Secondary schools described as "an advance" the increase in weighting of the ranking of grades for university access

In a meeting held with the vice president of the Council of Rectors, Juan Manuel Zolezzi, the student spokesman Moisés Paredes pointed out that educational policies "cannot be tailored to the emblematic ones, but should be considered in most schools."

The rector of the University of Santiago and vice president of the Council of Rectors of Chilean Universities (Cruch), Juan Manuel Zolezzi, met with representatives of the National Coordinator of Secondary Students (Cones), who valued the decision to increase the weighting of the ranking of high school grades for admission to higher education.
Student spokespersons, led by Moisés Paredes, described the measure promoted by Cruch as “an advance” and pointed out that “it is for the benefit of the most vulnerable establishments”, although they detailed that the objective of the student coordinator is to eliminate the PSU.
Meanwhile, the vice president of Cruch, Juan Manuel Zolezzi, valued the attendance of the students and asserted that the university body “wanted to know the opinion of the students after the day of reflection that they had this weekend, mainly on topics such as the admission process, the ranking of grades and the PSU ”.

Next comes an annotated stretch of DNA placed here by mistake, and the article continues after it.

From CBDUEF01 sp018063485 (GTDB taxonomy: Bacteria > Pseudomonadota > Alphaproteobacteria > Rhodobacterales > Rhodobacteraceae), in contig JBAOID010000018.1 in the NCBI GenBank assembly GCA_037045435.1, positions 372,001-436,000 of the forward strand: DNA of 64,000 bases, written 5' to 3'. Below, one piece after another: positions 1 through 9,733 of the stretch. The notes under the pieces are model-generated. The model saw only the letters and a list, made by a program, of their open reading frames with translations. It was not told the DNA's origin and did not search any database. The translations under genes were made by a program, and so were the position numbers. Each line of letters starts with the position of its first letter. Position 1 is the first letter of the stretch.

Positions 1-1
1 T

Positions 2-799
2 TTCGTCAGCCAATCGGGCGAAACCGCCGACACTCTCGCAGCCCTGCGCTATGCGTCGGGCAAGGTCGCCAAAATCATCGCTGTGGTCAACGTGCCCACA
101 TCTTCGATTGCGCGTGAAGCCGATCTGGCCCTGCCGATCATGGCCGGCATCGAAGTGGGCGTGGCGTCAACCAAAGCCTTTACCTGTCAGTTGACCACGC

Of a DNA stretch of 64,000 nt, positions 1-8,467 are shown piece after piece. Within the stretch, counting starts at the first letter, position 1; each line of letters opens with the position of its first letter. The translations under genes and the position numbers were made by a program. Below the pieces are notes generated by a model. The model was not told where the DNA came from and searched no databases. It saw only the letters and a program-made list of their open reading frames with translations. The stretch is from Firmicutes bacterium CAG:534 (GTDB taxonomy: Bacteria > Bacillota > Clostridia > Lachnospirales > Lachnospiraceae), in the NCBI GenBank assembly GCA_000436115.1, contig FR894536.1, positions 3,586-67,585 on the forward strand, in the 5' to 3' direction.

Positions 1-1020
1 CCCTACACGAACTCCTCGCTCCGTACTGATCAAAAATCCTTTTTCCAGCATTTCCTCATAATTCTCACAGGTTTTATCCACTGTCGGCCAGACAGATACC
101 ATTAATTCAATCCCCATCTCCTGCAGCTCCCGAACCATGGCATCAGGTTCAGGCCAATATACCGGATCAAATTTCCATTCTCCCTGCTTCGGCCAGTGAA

The Cones spokesperson explained that the student organization determined in its assembly last Saturday, “that the implementation of the ranking is an advance as a palliative measure of access to higher education institutions, but we also declare that our objective as coordinator is to eradicate, once and for all, the PSU, a test that makes evident the socioeconomic and content difference of the establishments throughout the territory ”.
Likewise, the representative of the secondary schools distanced himself from the opinions held by some so-called emblematic high schools. "The positions of high schools such as the National Institute are legitimate and respond to spaces of internal democracy, however, (in Cones) we understand that educational policies cannot be tailored to the emblematic ones, but that a majority should be considered of schools that have been forgotten for years and that had not been considered, ”Paredes pointed out.